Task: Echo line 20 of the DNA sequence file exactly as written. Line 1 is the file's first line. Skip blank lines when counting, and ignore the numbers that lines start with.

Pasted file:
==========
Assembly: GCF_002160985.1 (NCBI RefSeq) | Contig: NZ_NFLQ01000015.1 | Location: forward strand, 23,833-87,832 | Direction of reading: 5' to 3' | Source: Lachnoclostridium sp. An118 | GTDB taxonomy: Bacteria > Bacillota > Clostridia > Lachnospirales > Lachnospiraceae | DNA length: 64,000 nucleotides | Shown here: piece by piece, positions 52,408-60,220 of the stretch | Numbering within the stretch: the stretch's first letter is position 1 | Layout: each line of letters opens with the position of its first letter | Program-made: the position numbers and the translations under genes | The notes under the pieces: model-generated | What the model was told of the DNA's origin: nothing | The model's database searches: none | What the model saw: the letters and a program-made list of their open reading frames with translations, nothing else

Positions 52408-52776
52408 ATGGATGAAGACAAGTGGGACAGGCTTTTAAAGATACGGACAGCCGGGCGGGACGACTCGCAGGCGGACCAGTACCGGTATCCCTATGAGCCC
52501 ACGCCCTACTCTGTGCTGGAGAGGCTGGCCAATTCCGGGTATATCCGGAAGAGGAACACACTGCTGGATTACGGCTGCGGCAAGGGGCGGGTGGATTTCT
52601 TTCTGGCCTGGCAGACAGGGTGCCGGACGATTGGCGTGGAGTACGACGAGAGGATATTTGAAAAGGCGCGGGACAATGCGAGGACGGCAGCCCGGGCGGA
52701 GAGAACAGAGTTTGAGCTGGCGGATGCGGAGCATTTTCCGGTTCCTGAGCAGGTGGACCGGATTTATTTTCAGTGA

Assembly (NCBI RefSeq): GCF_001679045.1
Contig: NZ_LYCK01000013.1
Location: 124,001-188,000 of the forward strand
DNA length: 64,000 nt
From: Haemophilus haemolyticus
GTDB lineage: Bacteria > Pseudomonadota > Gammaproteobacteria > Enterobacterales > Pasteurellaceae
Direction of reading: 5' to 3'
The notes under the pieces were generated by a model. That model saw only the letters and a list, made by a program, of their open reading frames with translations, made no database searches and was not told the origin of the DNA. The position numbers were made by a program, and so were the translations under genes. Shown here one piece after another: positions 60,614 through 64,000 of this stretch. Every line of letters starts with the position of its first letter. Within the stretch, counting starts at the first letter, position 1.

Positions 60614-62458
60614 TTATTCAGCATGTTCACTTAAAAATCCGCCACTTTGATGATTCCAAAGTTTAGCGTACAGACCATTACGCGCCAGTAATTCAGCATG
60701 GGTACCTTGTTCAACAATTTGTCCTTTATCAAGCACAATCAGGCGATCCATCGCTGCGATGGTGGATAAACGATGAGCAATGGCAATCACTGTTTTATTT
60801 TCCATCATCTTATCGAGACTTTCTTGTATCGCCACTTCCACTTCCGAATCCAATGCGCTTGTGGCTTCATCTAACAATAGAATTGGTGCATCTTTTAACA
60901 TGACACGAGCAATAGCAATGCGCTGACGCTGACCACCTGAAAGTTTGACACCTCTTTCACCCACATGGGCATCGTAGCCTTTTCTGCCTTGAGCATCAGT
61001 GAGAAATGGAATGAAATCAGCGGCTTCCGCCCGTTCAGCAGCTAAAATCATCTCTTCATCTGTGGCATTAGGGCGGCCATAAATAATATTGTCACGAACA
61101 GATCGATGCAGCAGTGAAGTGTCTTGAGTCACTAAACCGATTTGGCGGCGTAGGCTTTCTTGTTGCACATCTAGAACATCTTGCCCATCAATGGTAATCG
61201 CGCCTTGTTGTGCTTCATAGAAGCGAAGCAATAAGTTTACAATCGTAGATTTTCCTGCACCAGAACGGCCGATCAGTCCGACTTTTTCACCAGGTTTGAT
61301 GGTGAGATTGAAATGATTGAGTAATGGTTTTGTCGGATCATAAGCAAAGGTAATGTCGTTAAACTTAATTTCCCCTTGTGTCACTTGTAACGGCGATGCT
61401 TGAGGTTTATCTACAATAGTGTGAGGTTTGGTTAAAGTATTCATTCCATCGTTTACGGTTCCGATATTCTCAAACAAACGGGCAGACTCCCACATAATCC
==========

61001 GAGAAATGGAATGAAATCAGCGGCTTCCGCCCGTTCAGCAGCTAAAATCATCTCTTCATCTGTGGCATTAGGGCGGCCATAAATAATATTGTCACGAACA